According to the International Academy of Astronautics, space programs could be implemented within 30 years with the sole purpose of capturing solar energy from space to provide for energy needs of earthlings.
The scheme developed by scientists around the world staged power plants in orbit that capture the sun’s rays before them passing to the ground. This process is technically feasible within a decade or two, nothing that based on existing technologies in laboratories.
Specifically, the project would be to launch satellites into geostationary orbit in charge of capturing the sun’s energy and provided with adjustable articulated arm. The major advantage of the proposed system lies in the positioning of the various satellites in orbit over the equator that receive maximum sunshine and permanent (24/7).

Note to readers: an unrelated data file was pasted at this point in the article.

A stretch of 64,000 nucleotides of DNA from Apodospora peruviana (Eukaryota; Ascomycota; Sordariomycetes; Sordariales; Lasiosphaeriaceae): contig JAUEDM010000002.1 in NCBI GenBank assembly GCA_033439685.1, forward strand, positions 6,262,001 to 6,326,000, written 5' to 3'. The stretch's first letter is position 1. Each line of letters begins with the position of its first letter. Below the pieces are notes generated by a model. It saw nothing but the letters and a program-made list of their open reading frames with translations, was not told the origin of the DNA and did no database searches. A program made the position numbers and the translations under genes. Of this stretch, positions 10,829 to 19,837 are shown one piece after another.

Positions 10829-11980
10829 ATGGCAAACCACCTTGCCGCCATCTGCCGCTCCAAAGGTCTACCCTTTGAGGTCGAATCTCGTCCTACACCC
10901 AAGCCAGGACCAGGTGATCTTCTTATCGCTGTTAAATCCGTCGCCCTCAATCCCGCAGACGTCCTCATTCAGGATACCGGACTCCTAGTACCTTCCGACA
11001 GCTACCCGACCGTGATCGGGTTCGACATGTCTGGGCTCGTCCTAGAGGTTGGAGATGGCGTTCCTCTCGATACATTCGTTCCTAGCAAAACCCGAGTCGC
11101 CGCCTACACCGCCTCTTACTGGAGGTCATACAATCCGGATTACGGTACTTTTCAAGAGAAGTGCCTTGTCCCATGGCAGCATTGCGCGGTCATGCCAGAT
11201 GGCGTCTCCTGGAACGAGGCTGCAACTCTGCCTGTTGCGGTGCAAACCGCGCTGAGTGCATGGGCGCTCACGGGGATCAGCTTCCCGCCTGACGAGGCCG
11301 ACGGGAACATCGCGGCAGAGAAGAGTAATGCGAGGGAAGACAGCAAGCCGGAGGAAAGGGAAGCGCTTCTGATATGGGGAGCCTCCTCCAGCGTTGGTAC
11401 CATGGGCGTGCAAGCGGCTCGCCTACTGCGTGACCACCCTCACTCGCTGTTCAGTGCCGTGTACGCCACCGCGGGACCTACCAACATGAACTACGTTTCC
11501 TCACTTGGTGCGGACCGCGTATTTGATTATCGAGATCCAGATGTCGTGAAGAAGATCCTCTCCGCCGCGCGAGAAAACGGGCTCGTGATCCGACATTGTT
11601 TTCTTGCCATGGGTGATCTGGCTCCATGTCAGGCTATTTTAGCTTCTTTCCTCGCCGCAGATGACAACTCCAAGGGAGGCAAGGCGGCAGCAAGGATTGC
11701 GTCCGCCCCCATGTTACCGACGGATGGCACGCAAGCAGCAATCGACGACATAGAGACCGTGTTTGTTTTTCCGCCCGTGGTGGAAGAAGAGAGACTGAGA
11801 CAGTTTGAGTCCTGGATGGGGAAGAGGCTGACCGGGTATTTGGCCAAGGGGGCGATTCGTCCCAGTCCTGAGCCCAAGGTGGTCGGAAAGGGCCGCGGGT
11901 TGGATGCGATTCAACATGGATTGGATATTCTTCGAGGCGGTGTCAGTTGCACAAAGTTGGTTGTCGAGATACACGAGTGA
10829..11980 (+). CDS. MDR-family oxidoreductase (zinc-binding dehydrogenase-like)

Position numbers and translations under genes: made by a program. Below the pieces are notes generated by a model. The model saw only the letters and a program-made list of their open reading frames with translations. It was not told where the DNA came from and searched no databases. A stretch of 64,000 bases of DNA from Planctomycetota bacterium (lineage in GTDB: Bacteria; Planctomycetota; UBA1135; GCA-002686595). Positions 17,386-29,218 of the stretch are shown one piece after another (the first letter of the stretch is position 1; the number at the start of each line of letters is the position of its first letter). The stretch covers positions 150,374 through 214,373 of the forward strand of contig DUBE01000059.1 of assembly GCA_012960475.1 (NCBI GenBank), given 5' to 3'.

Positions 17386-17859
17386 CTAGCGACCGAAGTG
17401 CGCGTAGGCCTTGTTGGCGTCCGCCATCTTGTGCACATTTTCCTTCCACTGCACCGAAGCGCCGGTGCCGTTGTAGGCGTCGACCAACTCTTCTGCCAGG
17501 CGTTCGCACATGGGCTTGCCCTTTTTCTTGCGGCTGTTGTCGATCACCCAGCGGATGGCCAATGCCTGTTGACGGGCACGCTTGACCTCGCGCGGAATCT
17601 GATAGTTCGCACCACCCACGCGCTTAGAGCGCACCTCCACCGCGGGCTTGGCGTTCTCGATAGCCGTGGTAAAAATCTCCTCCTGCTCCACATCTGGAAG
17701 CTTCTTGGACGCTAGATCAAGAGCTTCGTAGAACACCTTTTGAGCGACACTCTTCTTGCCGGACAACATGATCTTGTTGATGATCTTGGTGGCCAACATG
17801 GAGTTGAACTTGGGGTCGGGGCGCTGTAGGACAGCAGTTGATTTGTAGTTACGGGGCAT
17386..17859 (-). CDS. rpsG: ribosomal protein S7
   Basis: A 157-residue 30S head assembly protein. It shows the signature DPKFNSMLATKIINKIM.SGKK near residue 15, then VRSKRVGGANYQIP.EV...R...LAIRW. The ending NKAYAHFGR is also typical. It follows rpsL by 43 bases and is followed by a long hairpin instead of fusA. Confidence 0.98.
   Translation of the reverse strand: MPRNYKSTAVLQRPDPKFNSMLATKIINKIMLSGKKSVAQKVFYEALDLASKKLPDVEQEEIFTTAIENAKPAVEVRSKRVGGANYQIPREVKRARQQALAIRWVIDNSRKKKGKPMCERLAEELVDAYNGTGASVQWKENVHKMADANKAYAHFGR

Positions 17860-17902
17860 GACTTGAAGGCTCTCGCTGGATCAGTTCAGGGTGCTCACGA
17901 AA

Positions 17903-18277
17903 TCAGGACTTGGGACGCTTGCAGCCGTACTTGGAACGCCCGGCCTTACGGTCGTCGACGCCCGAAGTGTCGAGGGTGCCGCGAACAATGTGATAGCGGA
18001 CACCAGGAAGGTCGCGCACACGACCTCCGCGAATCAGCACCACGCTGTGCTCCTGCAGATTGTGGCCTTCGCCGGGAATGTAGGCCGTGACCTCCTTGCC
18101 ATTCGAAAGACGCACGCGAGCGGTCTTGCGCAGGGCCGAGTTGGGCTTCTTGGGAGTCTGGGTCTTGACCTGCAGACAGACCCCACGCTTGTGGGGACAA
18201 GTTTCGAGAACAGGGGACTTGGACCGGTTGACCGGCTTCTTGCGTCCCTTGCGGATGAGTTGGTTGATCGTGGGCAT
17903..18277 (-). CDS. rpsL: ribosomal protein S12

Each satellite would transmit then the collected energy to a master device, which in turn convert the concentrated energy to electricity after transmitting to the Earth via laser or a microwave antenna. Finally, ground equipment would look to recover these flows and inject them into power systems.
“A pilot project to demonstrate the feasibility of this technology is quite possible thanks to low-cost launch vehicle currently under development,” said John Mankins, – former manager at NASA Concept – who led the study.
However, there are obstacles before reaching such an embodiment, the report quoted jumble: the problem of space debris, the lack of targeted studies and the final cost of development. The report therefore recommends that the actors both public and private sectors jointly funding feasibility studies.